The Fats and Proteins Research Foundation (FPRF) continues to focus on research that more directly addresses the highest priority areas for renderers. Significant advances have been made at the Animal Co-Products Research and Education Center (ACREC) during its 10 years of existence at Clemson University, and pioneering work at Kansas State University’s (KSU’s) new Pet Food Program also shows promise to help solve problems with and for major customer groups.
To update its members on these activities, FPRF held its membership and board of directors meetings along with an emerging issues seminar in late October that covered quite an array of information.
Dr. David Meeker, FPRF director of research, explained that the Poultry Protein and Fat Council of the U.S. Poultry and Egg Association has co-funded many successful projects over the years with FPRF and the foundation is looking to work closer with other meat groups on research. Meeker then introduced Dr. David Meisinger who is working with ACREC on commercializing some of the completed research projects, beginning with Dr. Andrew Hurley’s successful renderable polymer waste bin liners (see “ACREC Solutions” in the October 2013 Render). Meisinger announced a manufacturing plant is in development.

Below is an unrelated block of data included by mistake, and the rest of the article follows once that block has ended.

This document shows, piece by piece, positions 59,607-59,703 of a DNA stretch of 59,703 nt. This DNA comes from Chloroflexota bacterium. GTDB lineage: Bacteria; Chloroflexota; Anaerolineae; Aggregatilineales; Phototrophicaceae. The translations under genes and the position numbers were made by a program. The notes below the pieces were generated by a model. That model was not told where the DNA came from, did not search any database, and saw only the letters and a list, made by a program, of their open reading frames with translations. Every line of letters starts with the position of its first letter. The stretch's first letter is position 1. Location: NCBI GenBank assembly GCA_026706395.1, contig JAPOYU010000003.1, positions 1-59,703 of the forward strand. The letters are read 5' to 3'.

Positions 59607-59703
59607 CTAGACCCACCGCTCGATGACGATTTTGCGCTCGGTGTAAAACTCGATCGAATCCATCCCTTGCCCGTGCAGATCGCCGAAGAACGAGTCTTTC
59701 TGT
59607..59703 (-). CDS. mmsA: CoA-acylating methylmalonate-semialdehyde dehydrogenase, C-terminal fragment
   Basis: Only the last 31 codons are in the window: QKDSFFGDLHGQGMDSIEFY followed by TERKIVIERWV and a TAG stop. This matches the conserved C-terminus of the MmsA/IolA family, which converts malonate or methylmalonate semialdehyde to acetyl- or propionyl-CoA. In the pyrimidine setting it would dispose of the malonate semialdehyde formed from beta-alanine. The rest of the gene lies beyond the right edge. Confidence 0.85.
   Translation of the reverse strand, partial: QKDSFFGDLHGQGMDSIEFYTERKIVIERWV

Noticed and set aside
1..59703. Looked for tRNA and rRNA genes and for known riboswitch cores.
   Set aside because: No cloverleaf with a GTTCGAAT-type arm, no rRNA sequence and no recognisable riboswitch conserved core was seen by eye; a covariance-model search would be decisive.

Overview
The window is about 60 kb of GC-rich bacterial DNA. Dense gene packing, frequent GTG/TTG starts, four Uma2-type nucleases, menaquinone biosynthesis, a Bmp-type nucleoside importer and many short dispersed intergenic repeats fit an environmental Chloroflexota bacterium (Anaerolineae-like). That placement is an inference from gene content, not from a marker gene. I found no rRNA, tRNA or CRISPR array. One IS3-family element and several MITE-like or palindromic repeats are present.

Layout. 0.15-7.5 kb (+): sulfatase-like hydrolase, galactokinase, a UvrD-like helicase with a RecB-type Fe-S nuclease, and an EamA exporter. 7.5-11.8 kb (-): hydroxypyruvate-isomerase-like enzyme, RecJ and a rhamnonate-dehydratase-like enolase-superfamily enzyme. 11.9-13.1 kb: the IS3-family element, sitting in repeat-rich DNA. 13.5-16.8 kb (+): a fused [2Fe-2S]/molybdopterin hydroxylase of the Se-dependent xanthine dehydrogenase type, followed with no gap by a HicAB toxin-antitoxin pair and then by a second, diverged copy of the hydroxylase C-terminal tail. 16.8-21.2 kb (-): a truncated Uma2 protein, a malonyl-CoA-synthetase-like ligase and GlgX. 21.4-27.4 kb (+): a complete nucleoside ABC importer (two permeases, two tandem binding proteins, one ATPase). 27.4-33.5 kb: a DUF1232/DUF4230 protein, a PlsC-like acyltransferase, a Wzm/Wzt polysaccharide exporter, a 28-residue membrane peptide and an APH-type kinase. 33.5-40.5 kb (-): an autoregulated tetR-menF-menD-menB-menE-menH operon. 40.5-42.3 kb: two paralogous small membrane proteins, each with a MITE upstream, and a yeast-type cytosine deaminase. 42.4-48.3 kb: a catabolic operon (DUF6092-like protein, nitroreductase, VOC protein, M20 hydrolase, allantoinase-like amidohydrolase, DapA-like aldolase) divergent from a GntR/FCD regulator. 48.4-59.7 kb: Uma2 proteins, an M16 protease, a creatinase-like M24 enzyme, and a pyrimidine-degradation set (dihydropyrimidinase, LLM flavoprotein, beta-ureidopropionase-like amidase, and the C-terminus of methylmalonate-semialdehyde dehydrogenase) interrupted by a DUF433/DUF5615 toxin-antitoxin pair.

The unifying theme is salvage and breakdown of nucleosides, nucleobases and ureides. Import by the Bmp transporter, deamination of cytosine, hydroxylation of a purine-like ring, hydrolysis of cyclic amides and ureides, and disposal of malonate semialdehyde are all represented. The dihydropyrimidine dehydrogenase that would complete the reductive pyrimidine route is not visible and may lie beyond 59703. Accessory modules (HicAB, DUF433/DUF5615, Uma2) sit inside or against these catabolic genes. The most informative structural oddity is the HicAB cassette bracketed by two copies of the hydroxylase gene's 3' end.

“We’re off and running and it’s exciting,” he exclaimed. “This is an exciting project and we’re excited to be a part of it.” ACREC Director Dr. Annel Greene shared that Hurley is now examining creating gloves out of the same polymer material that has processed well in rendering operations.
Dr. Greg Aldrich, KSU, “guesstimated” that 9.5 million metric tons of rendered products go into pet food manufacturing, or nearly 30 percent of total production. He explained that the pet food industry is growing along with consumers’ “no” list: no corn, wheat, soy, beef, by-products, beet pulp, etc. Aldrich noted that animal by-products are an important ingredient in pet food so perhaps the industry needs to seek out alternative names for “by-product.” He revealed there is also a new demand by retailers and distributors for longer shelf life of pet food, up to 24 months, which Aldrich declared very difficult to meet.
KSU’s Pet Food Program was established to provide student education, research, and communications for any animal not consumed, including zoo animals. Aldrich is working with the rendering industry to offer educational seminars for students and revealed that pet food manufacturers and renderers have shared challenges in pathogen cross-contamination, volume of species-specific ingredients, and demand for naturally preserved protein meals.
December 2013 RENDER | back